However, since you reraise all this: the quotes attributed to Hitler, and mentioned here by Wercat, seem particularly inapt in the current context to me:

  1. The 'thinking a thousand times ...' one actually sounds like good general advice to me. And - some might argue - it's exactly what was not done before the referendum.
  2. The 'big lie' one was a suggestion from Hitler that big lies were in use against his cause - specifically, by Jewish Marxists. That is: he was specifically not advocating or justifying their use.

Thus, in the present context, we might find ourselves actually agreeing with Hitler  (I don't know whose law that is ...) -  which is never a particularly pleasant place to be.

 

Post edited at 10:43
wercat on 20 Dec 2018
In reply to Rob Parsons:

He understood so well this idea of the big lie that he adopted it wholesale, so you have to look at the whole historical context of what he said.     Someone who explains that guns are in use against him and then uses guns to massacre people is not the person we are agreeing with when we say we don't like firearms.

I agreed with your point about the never turn back quote being suspect in its origin but your last post is quite fallacious, perhaps even a conceit, in a literary sense

Post edited at 10:46
wercat on 20 Dec 2018
In reply to Rob Parsons:

Further, I qualified my initial post about political parallels with a denial that we had the same underlying militarism and therefore it was more nuanced than you admit

Rob Parsons on 20 Dec 2018
In reply to wercat:

> He understood so well this idea of the big lie that he adopted it wholesale, so you have to look at the whole historical context of what he said.  

Before this gets ridiculous, let me be very clear that I am in no way defending Hitler.

However, the 'big lie' quote (I looked it up last night after our previous discussions here) is from 'Mein Kampf', written in 1925, in which he presents his ideological and political analysis at the time, and in which he considers the effect of what he considers 'big lies' told against his cause by those whom he considers to be his opponents. Did he and Goebbels subsequently use the same tools? Unquestionably.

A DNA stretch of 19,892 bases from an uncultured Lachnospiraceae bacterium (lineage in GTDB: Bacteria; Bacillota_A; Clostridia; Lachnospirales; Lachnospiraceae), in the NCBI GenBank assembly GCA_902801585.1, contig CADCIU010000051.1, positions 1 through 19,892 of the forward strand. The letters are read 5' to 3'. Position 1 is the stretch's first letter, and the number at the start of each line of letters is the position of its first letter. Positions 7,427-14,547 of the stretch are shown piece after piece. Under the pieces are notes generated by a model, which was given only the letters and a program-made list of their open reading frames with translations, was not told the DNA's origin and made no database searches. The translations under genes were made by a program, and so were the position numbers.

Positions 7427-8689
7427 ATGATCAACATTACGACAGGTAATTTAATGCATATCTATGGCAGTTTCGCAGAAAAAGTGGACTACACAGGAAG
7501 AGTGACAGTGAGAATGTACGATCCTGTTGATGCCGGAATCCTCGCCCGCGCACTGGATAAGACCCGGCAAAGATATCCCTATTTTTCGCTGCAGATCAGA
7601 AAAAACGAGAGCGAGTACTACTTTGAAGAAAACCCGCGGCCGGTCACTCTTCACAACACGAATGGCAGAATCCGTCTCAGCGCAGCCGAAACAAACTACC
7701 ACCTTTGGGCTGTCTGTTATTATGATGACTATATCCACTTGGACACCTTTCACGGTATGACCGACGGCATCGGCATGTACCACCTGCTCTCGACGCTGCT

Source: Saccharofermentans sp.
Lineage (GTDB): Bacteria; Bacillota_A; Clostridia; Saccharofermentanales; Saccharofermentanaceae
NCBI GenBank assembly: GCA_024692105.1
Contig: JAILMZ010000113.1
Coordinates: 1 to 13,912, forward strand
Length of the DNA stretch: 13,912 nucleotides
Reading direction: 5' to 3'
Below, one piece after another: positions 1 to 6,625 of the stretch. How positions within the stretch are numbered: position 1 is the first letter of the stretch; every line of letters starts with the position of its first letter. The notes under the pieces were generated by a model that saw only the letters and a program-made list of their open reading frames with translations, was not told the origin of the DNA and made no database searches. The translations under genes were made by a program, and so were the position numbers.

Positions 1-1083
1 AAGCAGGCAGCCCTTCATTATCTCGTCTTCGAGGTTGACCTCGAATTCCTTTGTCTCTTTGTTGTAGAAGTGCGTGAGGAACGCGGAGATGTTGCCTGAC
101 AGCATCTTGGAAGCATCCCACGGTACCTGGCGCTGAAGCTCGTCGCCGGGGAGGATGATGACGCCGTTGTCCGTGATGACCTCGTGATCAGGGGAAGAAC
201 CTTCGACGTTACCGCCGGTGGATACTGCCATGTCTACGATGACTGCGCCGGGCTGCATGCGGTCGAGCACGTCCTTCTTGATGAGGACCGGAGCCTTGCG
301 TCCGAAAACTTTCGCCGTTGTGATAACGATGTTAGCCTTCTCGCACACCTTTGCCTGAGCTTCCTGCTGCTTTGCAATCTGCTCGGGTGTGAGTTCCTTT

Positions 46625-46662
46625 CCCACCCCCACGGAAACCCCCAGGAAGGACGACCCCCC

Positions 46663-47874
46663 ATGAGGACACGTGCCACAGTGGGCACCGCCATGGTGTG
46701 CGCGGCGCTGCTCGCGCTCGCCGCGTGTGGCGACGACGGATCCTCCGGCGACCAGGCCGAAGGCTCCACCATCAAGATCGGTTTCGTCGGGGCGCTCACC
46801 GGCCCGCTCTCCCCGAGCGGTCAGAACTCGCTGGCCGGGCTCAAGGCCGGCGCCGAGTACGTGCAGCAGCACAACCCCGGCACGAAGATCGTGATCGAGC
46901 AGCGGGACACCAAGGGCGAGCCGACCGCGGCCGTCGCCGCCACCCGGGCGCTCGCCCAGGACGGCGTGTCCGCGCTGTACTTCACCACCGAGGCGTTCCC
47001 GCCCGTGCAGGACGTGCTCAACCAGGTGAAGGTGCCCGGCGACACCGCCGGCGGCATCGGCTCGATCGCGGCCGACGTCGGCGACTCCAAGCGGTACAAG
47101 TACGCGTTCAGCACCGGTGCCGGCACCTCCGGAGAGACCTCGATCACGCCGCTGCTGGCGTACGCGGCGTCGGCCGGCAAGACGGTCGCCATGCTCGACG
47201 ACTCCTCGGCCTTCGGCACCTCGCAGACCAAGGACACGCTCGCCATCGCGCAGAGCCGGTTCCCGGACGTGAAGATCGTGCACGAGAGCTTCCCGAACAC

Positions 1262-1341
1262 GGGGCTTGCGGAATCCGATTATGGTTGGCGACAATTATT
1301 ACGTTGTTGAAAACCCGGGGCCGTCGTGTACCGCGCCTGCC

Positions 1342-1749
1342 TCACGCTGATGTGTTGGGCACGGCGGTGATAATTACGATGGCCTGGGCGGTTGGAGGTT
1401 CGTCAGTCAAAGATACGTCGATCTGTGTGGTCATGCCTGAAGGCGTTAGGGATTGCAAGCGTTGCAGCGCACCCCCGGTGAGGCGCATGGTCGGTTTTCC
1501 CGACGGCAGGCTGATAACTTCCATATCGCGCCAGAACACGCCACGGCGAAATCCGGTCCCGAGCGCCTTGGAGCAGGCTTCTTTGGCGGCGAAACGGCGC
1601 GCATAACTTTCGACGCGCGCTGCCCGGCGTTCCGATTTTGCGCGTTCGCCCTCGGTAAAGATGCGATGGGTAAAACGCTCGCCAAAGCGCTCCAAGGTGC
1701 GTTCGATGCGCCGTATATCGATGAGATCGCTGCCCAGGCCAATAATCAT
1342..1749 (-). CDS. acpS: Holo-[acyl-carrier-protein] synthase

> ... your last post is quite fallacious, perhaps even a conceit, in a literary sense

It wasn't meant to be. However I will accept your insult, and now leave this thread before it gets any uglier.

Post edited at 10:56
wercat on 20 Dec 2018
In reply to Rob Parsons:

It was not meant to be anything more than a gentle rebuff, not an insult, calculated to be at a similar level to you pointing Godwin out to me alone when the whole thread was prefaced by a comment about "Germany in the 1930s".

Ben Sharp - on 21 Dec 2018
In reply to Duncan Bourne:

I've been listenening and reading to a bit recently about germany and italy in the 1920's and 30's and there are countless parallels. I think the most worrying thing is that no one really bats an eye lid until it's too late, who cared when the russians inteferred in US elections, what happened when they assasinated someone on our soil (again), what happened when they annexed crimea, what happened when May's snoopers charter was judged illegal internationally, how many people give a damn about the iminent tearing up of the nuclear weapons treaty between us and russia, election campaigns being investigated for corruption is now common place - does anyone mind, what was the result of trumps blatent "wouldn't" vs "would" lie, is anyone stopping newspapers from blatent propaganda, what changed after Grenfel, whose making a big deal out of a renewed nuclear arms race, what happened after windrush, what happened after 8 years of internationally condemned austerity and crushing poverty. Nothing, when there is no redress and no consequences for international and governmental crimes, when the big powers are flexing their muscles and building up their military, when right wing nationalism is on the rise and you top it off with massive wealth inequality, global poverty and the wholesale acceptance of fake news propaganda as just the way it is you can see problems on the horizon. The parallels aren't exact but we certainly live in turbulant times, populism, propaganda, unstable leadership, public discontent and poverty it's all there we just need a catalyst.

I think as a society we've lost our way and we're too ready to accept things as they are and believe what we're told, at work I don't hear people complaining about wealth inequality, I don't hear them complaining about austerity or it's wholesale condemnation as a catastrophy, I don't hear people complaining that the cabinet are  mostly (all?) multi-millionaires, I don't hear them complaining about food banks or about child poverty, I don't hear them complaining about mass surveilance and I don't hear them complaining about tax evasion and the huge sums of money that businesses, wealthy individuals and large portions of our elected representatives hold in off shore accounts. They complain about benefits cheats, disabled people scrounging off the state and immigrants taking over. What the fuck has happened to the working class?

Post edited at 08:10
1

This topic has been archived, and won't accept reply postings.